Reuniting Families
November 14, 2018
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From DACA to Oxford

As an immigration attorney practicing in Los Angeles, I was so encouraged to hear about Jin Kyu Park, this past November.

Mr. Park is one of two seniors at Harvard University (class of 2019) to win the prestigious Rhodes Scholarship, which pays tuition and living expenses for up to three years of postgraduate study at Oxford University in England.

 

CELEBRITY SCHOLAR DREAMER – Since becoming the first DACA recipient to win a coveted Rhodes Scholarship in U.S. history, in November 2018, Harvard senior Jin Kyu Park, from Flushing, NY, (by way of South Korea) has enjoyed far more than 15 minutes of fame.

 

This awesome achievement is even more significant because Mr. Park is the first beneficiary of the Deferred Action for Childhood Arrivals program (DACA) to be so honored, in United States history.

On June 15, 2012, through executive order, President Obama established DACA to protect eligible immigrant youth from deportation. Seen by many pundits at the time as a temporary solution to address immigration reform, DACA granted legal status to the children of undocumented immigrants (aka: Dreamers), based on a two-year renewal process, and per the following eligibility requirements:

·       Applicant was under 31 years old as of June 15, 2012;

·       Applicant was under 16 years old before arrival to the United States before birthday;

·       Applicant has lived continuously in the United States from June 15, 2007 until the present;

·       Applicant was physically present in the United States on June 15, 2012 and at the time of application;

·       Applicant came to the United States without documents before June 15, 2012, or applicant’s lawful status expired as of June 15, 2012;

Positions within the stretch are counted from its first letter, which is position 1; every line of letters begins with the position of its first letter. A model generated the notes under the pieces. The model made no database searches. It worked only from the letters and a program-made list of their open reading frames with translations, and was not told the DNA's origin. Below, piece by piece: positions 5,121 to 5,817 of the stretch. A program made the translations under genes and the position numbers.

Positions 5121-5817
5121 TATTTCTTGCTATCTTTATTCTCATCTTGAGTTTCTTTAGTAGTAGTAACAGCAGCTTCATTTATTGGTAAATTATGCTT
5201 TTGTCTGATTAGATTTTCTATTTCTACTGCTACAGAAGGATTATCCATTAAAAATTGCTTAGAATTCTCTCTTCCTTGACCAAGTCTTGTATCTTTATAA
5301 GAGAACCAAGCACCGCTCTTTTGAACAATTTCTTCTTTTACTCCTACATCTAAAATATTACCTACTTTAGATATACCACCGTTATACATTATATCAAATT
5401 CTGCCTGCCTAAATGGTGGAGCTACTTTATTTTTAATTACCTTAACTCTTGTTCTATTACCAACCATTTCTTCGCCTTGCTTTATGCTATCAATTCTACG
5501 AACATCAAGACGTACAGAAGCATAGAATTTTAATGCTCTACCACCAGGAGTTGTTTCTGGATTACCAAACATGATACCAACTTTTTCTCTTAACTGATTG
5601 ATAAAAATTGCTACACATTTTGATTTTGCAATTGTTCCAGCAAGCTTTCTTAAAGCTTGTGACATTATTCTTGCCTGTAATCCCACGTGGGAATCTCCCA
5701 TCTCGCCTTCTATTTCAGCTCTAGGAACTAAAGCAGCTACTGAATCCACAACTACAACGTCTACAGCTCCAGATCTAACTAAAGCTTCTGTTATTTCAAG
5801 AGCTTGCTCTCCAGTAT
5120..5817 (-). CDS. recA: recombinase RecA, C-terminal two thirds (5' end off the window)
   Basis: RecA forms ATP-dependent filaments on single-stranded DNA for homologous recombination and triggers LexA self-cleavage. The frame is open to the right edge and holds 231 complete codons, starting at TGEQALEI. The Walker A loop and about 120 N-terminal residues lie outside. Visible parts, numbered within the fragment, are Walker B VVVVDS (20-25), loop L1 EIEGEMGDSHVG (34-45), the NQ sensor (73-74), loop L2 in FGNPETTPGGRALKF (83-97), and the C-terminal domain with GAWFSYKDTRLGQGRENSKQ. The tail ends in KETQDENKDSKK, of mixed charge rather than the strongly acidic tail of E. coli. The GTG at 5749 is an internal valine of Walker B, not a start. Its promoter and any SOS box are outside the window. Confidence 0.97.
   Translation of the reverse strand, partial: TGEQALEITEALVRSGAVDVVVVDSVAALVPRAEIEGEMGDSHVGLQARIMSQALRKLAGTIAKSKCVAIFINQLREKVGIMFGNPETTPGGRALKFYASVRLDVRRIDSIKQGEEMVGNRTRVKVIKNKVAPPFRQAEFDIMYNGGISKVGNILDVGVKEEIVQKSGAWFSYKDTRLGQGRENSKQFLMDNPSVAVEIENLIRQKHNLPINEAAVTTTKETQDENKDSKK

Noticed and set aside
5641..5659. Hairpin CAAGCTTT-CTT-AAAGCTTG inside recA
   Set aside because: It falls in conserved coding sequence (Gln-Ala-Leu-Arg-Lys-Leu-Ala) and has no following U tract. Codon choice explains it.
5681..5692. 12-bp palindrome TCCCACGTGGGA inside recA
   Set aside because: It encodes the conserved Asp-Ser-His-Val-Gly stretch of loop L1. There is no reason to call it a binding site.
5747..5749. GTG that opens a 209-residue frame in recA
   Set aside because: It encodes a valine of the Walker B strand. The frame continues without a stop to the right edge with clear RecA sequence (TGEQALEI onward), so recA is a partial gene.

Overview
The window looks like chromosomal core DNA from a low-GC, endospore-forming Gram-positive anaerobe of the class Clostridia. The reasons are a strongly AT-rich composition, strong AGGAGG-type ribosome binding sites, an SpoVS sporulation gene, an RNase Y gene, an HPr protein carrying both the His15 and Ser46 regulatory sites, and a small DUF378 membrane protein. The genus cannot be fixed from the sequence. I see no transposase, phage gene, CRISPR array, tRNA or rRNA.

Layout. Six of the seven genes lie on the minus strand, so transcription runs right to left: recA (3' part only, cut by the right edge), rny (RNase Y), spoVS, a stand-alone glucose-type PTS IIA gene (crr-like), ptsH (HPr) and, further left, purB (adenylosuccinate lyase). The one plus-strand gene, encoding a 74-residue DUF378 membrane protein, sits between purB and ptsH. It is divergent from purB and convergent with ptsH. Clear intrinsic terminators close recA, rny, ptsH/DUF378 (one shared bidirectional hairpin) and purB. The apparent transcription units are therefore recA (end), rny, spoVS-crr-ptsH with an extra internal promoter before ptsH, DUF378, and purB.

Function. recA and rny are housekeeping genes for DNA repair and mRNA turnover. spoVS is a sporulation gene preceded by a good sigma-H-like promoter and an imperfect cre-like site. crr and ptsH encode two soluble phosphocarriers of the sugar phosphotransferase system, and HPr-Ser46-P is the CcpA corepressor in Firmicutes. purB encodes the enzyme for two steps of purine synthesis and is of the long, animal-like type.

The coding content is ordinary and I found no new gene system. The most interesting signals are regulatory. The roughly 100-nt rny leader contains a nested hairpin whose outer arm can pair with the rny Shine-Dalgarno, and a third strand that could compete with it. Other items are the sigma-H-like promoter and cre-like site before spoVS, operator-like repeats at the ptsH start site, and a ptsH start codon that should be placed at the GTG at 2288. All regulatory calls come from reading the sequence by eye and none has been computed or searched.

·      Applicant is currently studying, or has graduated from high school or earned a certificate of completion of high school or GED, or has been honorably discharged from the Coast Guard or military (technical and trade school completion also qualifies);

·      Applicant has NOT been convicted of a felony, certain significant misdemeanors (including a single DUI), or three or more misdemeanors of any kind.

DACA provided for infinite renewals within the eligibility guidelines.

 

On June 15, 2012, President Barack Obama used an executive order to establish the Deferred Action for Childhood Arrivals program (DACA). The program protected only the children of undocumented immigrants, but not the parents, themselves. The Trump Administration attempted to suspend DACA in 2017, but federal judges over-ruled the attempt. The issue may ultimately be decided by the U.S. Supreme Court.

 

A Campaign Promise Kept

On September 5, 2017, former Attorney General Jeff Sessions, on order of the Trump Administration, announced the end to the government’s consideration of all new applications to DACA, as of March 5, 2018.

Additionally, those DACA recipients with their legal status set to expire on that date were granted a brief extension to re-apply for their two-year renewal by October 5, 2018.

President Trump’s decision impacts as many as 800,000 Dreamers.

As of February 13, 2018, two U.S. judges had blocked the Trump Administration’s order. The fate of DACA is currently waiting to be decided by the courts.

 

As protests against the Trump Administration’s efforts to abolish DACA raged across the U.S., in 2017, two federal appeals court judges upheld a lower court’s temporary order preventing President Donald Trump from ending the Deferred Action for Childhood Arrivals program; Ensuring a legal battle that complicates the debate in Congress on the nation’s immigration laws.

 

Perseverance

One of four current undocumented undergrads at Harvard, Mr. Park, who is 22 years old, was born in South Korea. In search of a better life for their son and family, his parents brought him to Flushing, New York, in the borough of Queens, where he lived from the age of seven.

In 2014, as a junior in high school, he founded (and currently serves as co-director of) the non-profit organization Higher Dreams, Inc., which offers guidance and resources to undocumented students, with college aspirations.

Upon his acceptance to Harvard, Mr. Park said:

“When Obama announced DACA in 2012, he singlehandedly changed my life. Without DACA, I’m vulnerable. DACA helped me walk without fear because I was protected from deportation. I applied to 34 schools. I knew that some schools were not going to accept me because I was undocumented. When I was accepted to Harvard, my parents felt it was a validation of our lives here. For them, it was like, ‘This is why we came here; this is why we went through all the things we went through.’ Every day, they tell me how proud they are of me.”